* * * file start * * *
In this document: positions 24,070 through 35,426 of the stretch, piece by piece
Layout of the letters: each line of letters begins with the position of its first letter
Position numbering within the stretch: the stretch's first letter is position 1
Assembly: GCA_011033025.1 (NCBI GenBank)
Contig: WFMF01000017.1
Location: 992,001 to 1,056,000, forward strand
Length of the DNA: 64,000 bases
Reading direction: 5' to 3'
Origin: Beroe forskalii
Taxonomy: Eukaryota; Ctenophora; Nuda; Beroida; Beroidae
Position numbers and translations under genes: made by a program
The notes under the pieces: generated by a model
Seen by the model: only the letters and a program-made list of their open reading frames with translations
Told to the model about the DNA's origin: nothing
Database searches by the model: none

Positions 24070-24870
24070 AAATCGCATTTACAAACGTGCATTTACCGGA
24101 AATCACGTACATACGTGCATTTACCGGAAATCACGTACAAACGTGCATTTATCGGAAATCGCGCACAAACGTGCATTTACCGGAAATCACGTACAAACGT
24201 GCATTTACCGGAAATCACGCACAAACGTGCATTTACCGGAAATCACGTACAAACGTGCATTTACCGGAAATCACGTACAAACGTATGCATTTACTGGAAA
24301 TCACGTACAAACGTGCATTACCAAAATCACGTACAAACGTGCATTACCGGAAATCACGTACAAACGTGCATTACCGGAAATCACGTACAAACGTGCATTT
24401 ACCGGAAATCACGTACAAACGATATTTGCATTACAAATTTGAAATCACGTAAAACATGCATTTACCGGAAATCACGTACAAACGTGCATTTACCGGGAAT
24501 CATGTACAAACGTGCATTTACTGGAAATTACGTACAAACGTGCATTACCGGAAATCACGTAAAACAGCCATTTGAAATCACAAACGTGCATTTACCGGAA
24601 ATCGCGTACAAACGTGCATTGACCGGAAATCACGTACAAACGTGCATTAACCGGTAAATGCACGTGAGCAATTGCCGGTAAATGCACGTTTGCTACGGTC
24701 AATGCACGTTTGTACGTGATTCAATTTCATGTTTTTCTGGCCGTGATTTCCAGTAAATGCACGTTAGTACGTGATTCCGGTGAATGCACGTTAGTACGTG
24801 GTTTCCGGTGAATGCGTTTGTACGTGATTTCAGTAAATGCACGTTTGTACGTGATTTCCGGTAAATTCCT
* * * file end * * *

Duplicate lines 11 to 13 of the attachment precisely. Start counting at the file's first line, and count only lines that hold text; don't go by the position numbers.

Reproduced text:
Position numbers and translations under genes: made by a program
The notes under the pieces: generated by a model
Seen by the model: only the letters and a program-made list of their open reading frames with translations